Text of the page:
Starting in 2006, U of I selected McKinstry as the university’s Energy Services Performance Contractor (ESPC) to develop a capital improvement project that would bring energy cost savings to the university. Over the next several years a wide array of projects were funded to improve systems across campus. Some of the highlights are shown below:
Incandescent lights across campus were replaced with fluorescent in 2007. Older T-12 style lamps were replaced with modern T-8 lamps. This project reduced energy consumption across campus significantly while improving overall lighting quality.
Similar to the lighting retrofit in 2007, a new lighting upgrade is currently underway across campus as lights are converted to LEDs. To date, almost 80,000 lamps have been replaced, with estimated annual energy savings of $400,000.
A 24,000 square foot covered drying facility was built west of the Facilities Management building. Capable of storing over 2,000 tons of wood chips, the facility dries the wood chips before being consumed at the energy plant. Wood chips are layered evenly in the building via an overhead conveyor, which allows natural convection to passively dry the wood chips, reducing moisture content. On a yearly average, the moisture content of the wood chips received by the central energy plant has been reduced by over 10% since the construction of the drying facility. This allows U of I to enjoy significant economic benefits by improving the combustion efficiency of the wood boiler.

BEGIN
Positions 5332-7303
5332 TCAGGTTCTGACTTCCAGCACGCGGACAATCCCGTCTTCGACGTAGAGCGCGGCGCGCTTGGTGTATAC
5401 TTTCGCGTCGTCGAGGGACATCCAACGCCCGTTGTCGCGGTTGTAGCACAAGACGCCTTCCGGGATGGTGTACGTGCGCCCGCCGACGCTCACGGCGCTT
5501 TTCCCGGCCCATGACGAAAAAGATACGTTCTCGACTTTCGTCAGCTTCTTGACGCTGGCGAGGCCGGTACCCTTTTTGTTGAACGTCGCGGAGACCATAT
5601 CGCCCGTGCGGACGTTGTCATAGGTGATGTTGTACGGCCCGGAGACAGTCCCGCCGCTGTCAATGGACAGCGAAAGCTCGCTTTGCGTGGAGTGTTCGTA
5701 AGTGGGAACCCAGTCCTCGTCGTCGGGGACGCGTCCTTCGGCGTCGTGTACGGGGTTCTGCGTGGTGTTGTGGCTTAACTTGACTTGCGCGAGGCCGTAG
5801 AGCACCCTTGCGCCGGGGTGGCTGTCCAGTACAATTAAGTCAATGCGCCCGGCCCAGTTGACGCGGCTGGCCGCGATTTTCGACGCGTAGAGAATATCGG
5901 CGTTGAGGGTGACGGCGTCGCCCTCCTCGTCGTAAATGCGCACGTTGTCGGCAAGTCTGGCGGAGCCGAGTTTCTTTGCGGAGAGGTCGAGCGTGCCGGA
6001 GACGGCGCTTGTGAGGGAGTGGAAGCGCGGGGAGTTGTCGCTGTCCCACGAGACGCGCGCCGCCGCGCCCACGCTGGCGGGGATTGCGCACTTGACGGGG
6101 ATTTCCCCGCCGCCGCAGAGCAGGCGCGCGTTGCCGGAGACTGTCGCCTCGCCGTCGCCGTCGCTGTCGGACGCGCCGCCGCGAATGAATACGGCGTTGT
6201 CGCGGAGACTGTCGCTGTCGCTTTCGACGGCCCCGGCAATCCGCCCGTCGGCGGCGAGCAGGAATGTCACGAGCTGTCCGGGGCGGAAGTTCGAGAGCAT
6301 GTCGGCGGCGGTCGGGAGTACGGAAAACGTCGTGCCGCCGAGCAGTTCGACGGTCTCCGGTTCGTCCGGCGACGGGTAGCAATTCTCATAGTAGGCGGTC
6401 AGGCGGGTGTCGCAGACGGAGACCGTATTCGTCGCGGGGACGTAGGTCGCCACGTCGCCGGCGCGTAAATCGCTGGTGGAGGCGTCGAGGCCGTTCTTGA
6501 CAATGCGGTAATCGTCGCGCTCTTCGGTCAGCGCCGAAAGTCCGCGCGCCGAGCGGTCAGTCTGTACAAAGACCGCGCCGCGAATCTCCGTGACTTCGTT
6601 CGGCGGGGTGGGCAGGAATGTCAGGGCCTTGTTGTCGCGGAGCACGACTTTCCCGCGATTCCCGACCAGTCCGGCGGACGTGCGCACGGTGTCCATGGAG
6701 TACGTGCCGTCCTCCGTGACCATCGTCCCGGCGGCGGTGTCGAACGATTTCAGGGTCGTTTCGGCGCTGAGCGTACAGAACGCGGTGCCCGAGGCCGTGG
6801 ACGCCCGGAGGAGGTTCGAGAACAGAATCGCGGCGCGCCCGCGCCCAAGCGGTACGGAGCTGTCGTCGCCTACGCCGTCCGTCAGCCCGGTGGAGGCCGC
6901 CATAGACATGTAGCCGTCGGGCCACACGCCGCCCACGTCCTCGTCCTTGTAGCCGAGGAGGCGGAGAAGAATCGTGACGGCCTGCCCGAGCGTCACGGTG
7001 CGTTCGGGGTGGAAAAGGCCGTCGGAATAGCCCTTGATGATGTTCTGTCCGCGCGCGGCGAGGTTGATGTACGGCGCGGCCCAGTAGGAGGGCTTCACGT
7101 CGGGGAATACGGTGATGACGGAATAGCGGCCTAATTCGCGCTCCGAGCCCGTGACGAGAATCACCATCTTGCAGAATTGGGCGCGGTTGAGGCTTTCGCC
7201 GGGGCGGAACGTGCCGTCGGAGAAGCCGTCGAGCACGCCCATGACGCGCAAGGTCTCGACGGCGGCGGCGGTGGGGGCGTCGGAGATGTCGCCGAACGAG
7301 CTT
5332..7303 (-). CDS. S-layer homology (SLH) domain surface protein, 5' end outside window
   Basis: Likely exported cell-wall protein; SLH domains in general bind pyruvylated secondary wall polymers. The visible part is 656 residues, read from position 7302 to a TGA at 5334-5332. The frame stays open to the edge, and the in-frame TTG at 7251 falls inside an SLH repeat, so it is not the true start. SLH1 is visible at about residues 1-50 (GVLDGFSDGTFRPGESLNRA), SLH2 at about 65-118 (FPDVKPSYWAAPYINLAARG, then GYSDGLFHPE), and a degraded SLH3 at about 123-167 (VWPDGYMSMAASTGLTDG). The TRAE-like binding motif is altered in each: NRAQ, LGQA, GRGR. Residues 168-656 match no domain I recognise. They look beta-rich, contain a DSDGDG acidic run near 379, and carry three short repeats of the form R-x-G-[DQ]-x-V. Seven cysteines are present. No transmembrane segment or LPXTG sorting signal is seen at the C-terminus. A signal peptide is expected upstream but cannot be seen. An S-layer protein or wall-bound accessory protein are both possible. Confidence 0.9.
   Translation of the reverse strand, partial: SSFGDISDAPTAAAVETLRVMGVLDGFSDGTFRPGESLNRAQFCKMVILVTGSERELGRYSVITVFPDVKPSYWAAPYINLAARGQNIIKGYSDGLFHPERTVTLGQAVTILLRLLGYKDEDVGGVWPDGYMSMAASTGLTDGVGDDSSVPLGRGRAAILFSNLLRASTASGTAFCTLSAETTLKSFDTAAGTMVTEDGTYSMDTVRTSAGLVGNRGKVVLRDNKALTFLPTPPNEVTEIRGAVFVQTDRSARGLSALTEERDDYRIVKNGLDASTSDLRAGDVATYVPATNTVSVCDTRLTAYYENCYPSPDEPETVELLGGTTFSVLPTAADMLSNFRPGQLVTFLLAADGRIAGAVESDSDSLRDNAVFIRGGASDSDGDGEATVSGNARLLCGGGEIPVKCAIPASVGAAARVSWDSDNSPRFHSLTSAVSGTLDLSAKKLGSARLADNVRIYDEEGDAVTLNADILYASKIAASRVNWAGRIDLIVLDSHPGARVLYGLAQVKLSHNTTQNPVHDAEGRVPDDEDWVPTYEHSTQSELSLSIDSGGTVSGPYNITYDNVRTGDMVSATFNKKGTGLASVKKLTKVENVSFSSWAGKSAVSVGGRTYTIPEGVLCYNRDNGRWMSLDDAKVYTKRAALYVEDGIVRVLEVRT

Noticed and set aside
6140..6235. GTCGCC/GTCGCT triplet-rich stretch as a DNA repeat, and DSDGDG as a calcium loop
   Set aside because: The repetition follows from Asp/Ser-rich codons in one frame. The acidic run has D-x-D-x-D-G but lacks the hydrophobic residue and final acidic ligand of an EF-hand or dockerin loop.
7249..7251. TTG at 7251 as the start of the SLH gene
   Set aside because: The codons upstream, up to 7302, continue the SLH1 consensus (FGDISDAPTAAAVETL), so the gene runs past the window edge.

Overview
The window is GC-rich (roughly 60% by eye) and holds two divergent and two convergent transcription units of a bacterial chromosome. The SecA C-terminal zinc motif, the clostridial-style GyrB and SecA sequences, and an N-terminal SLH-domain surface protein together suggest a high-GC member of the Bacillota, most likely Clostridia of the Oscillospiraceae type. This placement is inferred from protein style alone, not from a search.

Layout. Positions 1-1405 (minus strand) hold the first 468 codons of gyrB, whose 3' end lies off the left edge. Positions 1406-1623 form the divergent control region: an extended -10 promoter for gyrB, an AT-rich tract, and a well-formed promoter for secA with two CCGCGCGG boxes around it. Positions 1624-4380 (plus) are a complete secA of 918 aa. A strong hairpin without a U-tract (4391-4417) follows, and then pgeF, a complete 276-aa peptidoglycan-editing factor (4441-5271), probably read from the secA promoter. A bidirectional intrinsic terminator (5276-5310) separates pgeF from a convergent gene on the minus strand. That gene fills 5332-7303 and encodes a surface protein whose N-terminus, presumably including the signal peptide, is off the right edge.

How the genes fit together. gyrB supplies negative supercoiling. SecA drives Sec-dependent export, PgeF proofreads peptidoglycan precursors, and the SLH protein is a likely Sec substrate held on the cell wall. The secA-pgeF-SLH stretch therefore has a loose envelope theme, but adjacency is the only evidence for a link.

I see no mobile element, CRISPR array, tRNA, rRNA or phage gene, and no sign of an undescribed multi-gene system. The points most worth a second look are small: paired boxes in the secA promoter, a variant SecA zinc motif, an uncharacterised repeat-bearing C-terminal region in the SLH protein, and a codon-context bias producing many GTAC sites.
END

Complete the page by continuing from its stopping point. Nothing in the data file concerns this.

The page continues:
Many heating and cooling automated controls on the pumps and fans in building HVAC systems ran at constant speed to maximize flow, which resulted in very low efficiency during part load operations. Significant energy savings were achieved when variable frequency drives (VFDs) were installed on these motors, which allowed the motors to run at lower speeds and provide only the flow needed. VFDs are now an element of the U of I Design and Construction Standards and are included where appropriate in all new construction and renovation efforts.
The south campus chiller plant was built to increase chilled water capacity on campus. Besides installing high efficiency electric chillers, a 2 million gallon chilled water thermal energy storage tank was constructed. Using the tank during the day to meet cooling loads reduces the peak power demand on campus, reducing operating costs significantly. Many worn out and inefficient chillers scattered across campus were no longer needed once the new chiller plant was built. Removing them improved the overall system efficiency and eliminated the need to maintain redundant equipment.